There is more in this opening chorus of Cantata 13 that gives us a peek into Bach’s referencing process. Bach often uses recorders to introduce sorrow. Early in his career he had done this in the opening movements of Cantata 106 Gottes Zeit ist die allerbeste Zeit (written in 1707) and Cantata 161 Komm, du süße Todesstunde(1716). Even during his first year in Leipzig, in 1723, he used this “tool” in the opening chorus of Cantata 46 Schauet doch und sehet, ob irgendein Schmerz sei(which would later form the basis for the Qui tollis from the Mass in B minor). And while from the mid 1720s most Baroque composers, including Bach himself, favored the more fashionable French transverse flutes over recorders, Bach still uses recorders to illustrate impending sorrow or death’s slumber in his Easter Oratorio (1725) and his St. Matthew Passion (1727). Click on the links to hear/watch recordings of all these examples on YouTube. Names of performers in all these are listed at the very end of this post.**
If, after listening to / watching Cantata 13 in its entirety, you are wondering why Bach’s illustration of a miracle (Jesus turning water into wine at the Wedding at Cana) is so incredibly sorrowful, read my blog post about Cantata 3 here.
Wieneke Gorter, January 31, 2020, updated January 16, 2021.
* read my blog post about Cantata 155, which now includes a link to the J.S. Bach Foundation recording, here.
** Performers in the YouTube recordings of cantata/oratorio movements with recorders are:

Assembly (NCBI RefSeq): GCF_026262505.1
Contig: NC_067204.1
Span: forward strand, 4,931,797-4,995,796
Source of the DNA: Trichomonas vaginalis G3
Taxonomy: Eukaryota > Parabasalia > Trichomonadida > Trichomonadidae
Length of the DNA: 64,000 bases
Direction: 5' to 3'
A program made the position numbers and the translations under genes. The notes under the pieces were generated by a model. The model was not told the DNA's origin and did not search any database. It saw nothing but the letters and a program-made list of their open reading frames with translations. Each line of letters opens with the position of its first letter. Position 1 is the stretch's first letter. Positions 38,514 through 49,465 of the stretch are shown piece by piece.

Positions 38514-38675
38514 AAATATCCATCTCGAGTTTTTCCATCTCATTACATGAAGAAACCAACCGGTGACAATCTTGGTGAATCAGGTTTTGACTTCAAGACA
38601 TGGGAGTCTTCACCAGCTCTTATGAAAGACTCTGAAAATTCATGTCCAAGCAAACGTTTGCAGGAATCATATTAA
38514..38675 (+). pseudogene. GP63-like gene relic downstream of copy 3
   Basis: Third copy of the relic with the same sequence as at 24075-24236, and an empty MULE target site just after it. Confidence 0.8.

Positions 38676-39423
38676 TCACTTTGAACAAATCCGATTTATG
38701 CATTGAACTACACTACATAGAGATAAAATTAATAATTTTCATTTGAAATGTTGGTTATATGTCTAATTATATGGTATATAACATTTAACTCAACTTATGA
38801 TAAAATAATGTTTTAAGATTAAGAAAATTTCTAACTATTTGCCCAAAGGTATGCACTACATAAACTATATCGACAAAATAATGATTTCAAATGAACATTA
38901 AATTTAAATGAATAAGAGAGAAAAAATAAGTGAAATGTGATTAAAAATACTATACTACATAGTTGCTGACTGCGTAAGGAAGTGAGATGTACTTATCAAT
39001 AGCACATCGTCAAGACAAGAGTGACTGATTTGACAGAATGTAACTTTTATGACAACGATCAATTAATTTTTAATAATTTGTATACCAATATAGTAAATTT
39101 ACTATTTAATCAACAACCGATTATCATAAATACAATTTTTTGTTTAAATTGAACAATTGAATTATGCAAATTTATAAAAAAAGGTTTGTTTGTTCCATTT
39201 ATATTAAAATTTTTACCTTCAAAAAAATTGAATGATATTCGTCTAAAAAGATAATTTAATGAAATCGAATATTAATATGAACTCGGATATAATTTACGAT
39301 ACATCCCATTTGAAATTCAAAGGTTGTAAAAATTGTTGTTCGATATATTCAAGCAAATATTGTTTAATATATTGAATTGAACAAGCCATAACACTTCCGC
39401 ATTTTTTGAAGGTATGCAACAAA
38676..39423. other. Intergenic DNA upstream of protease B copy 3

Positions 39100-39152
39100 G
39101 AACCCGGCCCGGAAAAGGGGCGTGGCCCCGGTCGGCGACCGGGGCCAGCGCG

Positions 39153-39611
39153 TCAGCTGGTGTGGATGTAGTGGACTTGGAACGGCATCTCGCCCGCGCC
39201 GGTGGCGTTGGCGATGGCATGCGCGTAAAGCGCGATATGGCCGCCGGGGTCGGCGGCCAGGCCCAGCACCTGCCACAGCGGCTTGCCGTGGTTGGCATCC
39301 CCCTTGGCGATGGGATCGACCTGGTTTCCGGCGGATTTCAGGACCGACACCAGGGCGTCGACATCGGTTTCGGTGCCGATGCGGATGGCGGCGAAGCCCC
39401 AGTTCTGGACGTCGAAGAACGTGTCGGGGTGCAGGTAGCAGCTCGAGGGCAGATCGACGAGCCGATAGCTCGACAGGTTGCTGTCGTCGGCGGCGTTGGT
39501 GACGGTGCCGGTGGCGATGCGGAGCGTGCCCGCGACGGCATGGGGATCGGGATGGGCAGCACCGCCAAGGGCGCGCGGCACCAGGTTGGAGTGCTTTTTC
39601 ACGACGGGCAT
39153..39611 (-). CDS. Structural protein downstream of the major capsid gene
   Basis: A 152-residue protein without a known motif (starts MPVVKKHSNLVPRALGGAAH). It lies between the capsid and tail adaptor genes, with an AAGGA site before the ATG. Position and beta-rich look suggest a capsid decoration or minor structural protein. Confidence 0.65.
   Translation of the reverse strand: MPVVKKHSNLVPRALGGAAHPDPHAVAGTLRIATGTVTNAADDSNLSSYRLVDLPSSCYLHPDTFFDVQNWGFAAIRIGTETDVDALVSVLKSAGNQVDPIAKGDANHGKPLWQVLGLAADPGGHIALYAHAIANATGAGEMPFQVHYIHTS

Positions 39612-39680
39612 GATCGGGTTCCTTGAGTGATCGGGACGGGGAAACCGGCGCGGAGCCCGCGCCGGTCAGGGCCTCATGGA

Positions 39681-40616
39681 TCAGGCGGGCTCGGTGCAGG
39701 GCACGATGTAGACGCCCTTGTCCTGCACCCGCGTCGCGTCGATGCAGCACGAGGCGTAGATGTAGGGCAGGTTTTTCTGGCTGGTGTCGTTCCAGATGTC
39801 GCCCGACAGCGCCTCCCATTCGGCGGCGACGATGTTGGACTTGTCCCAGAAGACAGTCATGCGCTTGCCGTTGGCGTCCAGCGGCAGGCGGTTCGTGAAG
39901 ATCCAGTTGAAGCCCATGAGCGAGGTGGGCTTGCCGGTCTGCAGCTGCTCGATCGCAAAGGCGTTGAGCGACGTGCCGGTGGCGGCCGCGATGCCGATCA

Credits for YouTube recordings linked above:
Opening movement of Cantata 106: Netherlands Bach Society; Jos van Veldhoven, conductor; Heiko ter Schegget and Benny Aghassi, recorders; Dorothee Mields, soprano; Alex Potter, alto; Charles Daniels, tenor; Tobias Berndt, bass.
Opening movement of Cantata 161: Collegium Vocale Gent; Philippe Herreweghe, conductor; Bart Coen and Koen Dieltiens, recorders; Matthew White, alto; Herman Stinders, organ.
Opening movement of Cantata 46: Collegium Vocale Gent; Philippe Herreweghe, conductor. Live recording from the Festival of Saintes, France, July 15, 2013. Recorder players not specified.
Tenor aria “Sanfte soll mein Todeskummer” from Easter Oratorio, BWV 249: Collegium Vocale Gent; Philippe Herreweghe, conductor. Mark Padmore, tenor.
Tenor recitative with choir “O Schmerz, hier zittert das gequälte Herz” from St. Matthew Passion, BWV 244: Collegium Vocale Gent; Philippe Herreweghe, conductor. Colin Balzer, tenor.
“Adoration of the Magi” triptych of Jan Floreins by Hans Memling, 1479. Memling Museum (Old St. John’s Hospital), Bruges, Belgium. The right-hand panel features “The Presentation at the Temple,” with the Temple really being the former St. Donaas church in Bruges.
If you are reading this in the email you received from WordPress, please click on the title of this post to enjoy the paintings and the formatting 🙂
This post is almost two days late, as it was for Friday February 2, the feast of the Purification of Mary, or Candle Mass, or Presentation at the Temple. If you have time, please read how this holiday was strongly connected to folk culture in my post from last year. In Lutheran reality, this was the day when Simeon’s song of praise Herr, nun lässest du deinen Diener in Friede fahren or Nunc Dimittis was celebrated. With his chorale Mit Fried und Freud ich fahr dahin Luther turned Simeon’s song of praise into a message of “Now I can die in peace.” This is why all five cantatas (The famous Ich habe genug 82, 83, 125, 157, and 158) Bach wrote for this holiday are mostly about the joy of dying.